Are Oticon TV adapters considered an eligible medical expense tax wise (like hearing aids and batteries)? Can they be purchased with HSA’s?
Good question! I don’t know but suspect the correct answer, as in so many cases, is - It Depends!
I just bought a, very expensive, Roger Select, and have sent the invoice to my insurance company. I expect they will deny the claim and I will then file an appeal. I will argue that it is necessary for my work.
In Europe that is a good argument, in the US not so great but who knows. I have read here that some are getting these devices, and TV adapters, from their VA clinics. So, depending upon your insurance, your arguments, the mood of your claims adjuster the day he/she gets the claim, maybe yes maybe no.
I wasn’t really referring to medical insurance, it’s more of a question if it is a eligible medical expense for tax purposes like hearing aids are. I know closed captioning boxes are an eligible medical expense.
I would say that if you can make the argument that you can’t hear TV well without it, you should be able to call it a medical device. I am no expert when it comes to tax rules, so your mileage may vary. I have been often amazed at what people claim and get away with. Go for it.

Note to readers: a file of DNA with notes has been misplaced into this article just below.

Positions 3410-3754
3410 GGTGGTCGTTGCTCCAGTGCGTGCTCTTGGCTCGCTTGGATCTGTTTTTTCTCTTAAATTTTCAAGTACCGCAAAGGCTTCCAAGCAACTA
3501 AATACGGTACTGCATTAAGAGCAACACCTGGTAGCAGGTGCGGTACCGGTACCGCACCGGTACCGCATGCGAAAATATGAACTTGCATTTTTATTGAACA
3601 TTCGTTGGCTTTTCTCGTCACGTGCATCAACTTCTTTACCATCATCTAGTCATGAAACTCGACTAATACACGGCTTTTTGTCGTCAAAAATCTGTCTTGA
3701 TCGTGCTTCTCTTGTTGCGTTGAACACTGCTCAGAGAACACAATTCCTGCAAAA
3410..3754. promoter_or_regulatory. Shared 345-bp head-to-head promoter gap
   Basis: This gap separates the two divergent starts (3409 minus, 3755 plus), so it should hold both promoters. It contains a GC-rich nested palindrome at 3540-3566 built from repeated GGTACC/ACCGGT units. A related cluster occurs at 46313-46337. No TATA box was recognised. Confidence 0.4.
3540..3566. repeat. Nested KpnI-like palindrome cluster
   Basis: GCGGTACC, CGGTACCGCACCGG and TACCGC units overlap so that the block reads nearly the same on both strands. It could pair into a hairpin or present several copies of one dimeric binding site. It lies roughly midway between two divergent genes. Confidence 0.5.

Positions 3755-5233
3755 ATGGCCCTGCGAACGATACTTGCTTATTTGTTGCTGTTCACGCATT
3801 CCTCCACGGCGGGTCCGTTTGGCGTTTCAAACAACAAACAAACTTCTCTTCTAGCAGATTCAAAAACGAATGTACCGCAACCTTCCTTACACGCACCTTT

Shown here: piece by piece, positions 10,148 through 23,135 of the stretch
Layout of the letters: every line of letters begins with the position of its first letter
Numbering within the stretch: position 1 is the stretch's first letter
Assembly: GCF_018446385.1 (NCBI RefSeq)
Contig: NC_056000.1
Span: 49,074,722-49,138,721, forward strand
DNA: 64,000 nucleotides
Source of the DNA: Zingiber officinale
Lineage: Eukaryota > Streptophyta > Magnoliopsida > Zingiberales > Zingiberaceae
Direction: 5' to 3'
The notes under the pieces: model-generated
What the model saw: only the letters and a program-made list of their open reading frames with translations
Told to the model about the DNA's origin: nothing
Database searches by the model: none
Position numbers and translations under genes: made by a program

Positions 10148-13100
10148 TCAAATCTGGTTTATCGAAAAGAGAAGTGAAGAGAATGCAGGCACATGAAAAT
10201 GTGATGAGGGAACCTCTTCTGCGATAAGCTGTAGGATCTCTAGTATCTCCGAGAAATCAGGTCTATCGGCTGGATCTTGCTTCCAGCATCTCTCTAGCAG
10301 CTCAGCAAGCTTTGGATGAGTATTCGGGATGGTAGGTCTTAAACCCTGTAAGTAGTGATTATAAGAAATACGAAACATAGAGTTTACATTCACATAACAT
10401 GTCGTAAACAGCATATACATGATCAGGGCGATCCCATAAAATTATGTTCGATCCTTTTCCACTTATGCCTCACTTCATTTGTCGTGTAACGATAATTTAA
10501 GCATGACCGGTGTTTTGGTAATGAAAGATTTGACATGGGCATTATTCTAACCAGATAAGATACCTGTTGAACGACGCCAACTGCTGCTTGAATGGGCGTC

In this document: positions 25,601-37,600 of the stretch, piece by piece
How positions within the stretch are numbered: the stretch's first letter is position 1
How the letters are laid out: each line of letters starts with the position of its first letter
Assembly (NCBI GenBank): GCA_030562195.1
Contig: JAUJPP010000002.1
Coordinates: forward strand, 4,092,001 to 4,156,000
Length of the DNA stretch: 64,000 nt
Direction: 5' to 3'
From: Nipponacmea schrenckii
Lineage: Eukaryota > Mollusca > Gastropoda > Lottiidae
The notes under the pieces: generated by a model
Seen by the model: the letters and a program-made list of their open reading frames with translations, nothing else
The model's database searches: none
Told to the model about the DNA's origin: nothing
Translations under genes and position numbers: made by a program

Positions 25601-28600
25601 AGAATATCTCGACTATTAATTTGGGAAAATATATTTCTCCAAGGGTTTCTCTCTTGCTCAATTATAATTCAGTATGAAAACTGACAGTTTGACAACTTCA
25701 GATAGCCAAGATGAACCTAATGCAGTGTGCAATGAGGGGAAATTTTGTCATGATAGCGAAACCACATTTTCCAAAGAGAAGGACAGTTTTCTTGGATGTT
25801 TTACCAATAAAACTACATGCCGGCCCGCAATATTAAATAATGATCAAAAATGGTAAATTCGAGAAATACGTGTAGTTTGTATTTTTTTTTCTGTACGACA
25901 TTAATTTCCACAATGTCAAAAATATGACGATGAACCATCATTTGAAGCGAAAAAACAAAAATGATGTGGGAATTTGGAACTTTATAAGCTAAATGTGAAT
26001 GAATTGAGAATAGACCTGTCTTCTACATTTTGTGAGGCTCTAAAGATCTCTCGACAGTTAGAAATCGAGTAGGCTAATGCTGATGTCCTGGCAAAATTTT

When we bought hearing aids at Costco we were not taxed for the aids. We later bought the TV Connector at Costco, it was taxed.
My guess is the TV Connector is not classified a medical device.
A wise CPA once said, “Anything is deductible if you are not audited”
You could make your tax person find out for you … cuz s/he is the one to sign the dotted line that all’s LEGAL.
Perhaps the strategy could be that it’s essential for WORK - cuz these TV streamers are also connected to laptops, which could be used for Skypes at work or even research done where audio is played over the laptop.